"Any further deregulation of FCC limitations on media ownership would adversely affect women, especially women of color," said Stapleton, chair of the group's Media Reform Committee. "We have noticed a significant decrease in opportunities for women to participate in ownership in the areas of TV, radio and print. The National Organization for Women opposes any further consolidation of media ownership."
Jonathan Rintels, Center for Creative Voices in Media
"Diverse, independent voices, visions and faces have been replaced on primetime television by homogenized programming narrowly tailored to serve the broadcast conglomerate's commercial interests," said Rintels. "The chilling effect of the FCC's indecency crusade causes broadcasters to censor, delay or drop some of the highest-quality programming on television. In today's concentrated and chilled television environment, serious, controversial, challenging programming may not get produced."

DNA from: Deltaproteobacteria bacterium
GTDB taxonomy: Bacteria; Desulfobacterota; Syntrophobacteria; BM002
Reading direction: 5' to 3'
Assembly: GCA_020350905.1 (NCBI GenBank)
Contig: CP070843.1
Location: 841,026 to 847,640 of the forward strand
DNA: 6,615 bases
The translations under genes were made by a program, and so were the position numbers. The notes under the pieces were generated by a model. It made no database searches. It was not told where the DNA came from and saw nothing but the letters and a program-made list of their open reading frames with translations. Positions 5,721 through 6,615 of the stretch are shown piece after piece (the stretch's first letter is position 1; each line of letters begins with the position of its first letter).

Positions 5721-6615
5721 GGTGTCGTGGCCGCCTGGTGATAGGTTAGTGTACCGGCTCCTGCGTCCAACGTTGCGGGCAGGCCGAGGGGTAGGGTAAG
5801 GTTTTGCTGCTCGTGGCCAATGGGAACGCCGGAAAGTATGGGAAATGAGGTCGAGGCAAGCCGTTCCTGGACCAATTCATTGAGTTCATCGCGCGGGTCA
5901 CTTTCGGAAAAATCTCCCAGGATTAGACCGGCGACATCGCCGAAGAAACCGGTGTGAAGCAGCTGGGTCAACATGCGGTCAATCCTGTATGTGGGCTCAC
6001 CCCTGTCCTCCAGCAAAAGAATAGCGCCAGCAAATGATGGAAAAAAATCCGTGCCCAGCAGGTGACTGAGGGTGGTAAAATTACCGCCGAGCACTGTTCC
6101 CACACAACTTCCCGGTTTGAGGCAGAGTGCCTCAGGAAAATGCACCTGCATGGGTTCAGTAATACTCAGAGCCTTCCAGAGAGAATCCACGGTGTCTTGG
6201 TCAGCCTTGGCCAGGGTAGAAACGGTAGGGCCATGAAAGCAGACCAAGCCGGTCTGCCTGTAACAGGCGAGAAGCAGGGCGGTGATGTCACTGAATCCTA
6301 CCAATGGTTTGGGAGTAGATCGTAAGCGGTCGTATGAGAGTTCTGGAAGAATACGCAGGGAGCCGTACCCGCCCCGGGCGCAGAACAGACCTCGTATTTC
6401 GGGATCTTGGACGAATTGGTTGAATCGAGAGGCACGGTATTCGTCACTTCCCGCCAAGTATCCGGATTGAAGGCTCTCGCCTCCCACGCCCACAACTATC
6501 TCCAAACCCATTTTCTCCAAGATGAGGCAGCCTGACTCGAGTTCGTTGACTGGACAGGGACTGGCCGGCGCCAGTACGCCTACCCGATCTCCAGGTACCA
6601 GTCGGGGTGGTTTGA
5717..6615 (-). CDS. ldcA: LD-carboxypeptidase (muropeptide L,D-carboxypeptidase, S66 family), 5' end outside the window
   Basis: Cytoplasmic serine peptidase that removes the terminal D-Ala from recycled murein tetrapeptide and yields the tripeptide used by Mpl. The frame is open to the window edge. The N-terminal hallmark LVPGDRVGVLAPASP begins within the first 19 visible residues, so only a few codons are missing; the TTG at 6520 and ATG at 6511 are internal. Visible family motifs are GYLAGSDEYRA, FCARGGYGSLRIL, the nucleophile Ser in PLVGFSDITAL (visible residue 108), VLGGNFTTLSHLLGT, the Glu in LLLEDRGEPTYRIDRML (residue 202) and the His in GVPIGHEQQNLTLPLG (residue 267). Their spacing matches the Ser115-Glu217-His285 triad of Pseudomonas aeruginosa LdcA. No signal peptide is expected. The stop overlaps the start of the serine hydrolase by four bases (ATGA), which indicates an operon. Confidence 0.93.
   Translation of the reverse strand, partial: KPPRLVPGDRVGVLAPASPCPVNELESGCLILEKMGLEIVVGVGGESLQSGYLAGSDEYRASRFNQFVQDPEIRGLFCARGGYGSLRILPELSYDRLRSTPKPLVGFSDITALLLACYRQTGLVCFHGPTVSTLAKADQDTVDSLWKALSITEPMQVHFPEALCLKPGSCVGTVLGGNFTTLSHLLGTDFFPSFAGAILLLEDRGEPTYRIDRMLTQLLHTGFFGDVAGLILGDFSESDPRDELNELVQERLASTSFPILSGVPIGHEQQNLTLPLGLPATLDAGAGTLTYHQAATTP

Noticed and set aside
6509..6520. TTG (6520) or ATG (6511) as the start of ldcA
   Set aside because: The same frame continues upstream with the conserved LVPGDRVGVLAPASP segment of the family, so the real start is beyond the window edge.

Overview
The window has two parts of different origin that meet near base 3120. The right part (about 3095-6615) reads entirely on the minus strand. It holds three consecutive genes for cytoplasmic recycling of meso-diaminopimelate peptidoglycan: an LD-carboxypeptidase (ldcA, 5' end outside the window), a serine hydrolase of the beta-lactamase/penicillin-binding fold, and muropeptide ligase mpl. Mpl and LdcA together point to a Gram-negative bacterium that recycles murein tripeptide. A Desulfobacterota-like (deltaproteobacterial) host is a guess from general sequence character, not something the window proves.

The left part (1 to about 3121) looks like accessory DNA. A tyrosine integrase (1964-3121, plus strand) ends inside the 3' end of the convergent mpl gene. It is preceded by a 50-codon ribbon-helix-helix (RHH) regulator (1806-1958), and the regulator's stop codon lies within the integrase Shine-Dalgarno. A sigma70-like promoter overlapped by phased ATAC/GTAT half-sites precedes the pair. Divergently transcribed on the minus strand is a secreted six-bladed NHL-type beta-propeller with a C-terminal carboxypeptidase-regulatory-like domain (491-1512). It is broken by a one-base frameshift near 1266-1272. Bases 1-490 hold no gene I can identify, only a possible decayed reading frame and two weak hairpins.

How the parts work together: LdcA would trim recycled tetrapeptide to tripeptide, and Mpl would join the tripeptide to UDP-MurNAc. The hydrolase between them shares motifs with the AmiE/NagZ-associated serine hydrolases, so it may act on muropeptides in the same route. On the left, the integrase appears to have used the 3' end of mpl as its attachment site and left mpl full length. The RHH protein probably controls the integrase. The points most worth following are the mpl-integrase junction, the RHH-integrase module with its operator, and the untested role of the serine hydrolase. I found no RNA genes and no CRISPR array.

Len Hill, Leonard Hill Films
"Freed from regulation, the television networks have merged with the largest studios and created even stronger, more tightly controlled, vertically and horizontally integrated media conglomerates," said Hill, an independent producer. "Deregulation has driven independent production into virtual extinction."
Emily Rusch, Consumer Advocate, CALPIRG
"When media owners control too many outlets, local, diverse news coverage declines and our democracy suffers. In 2003, millions of Americans urged the FCC to prevent monopolies in media ownership, and now, three years later, the public still strongly opposes media consolidation."
Jacquelyn Dupont-Walker, President WARD EDC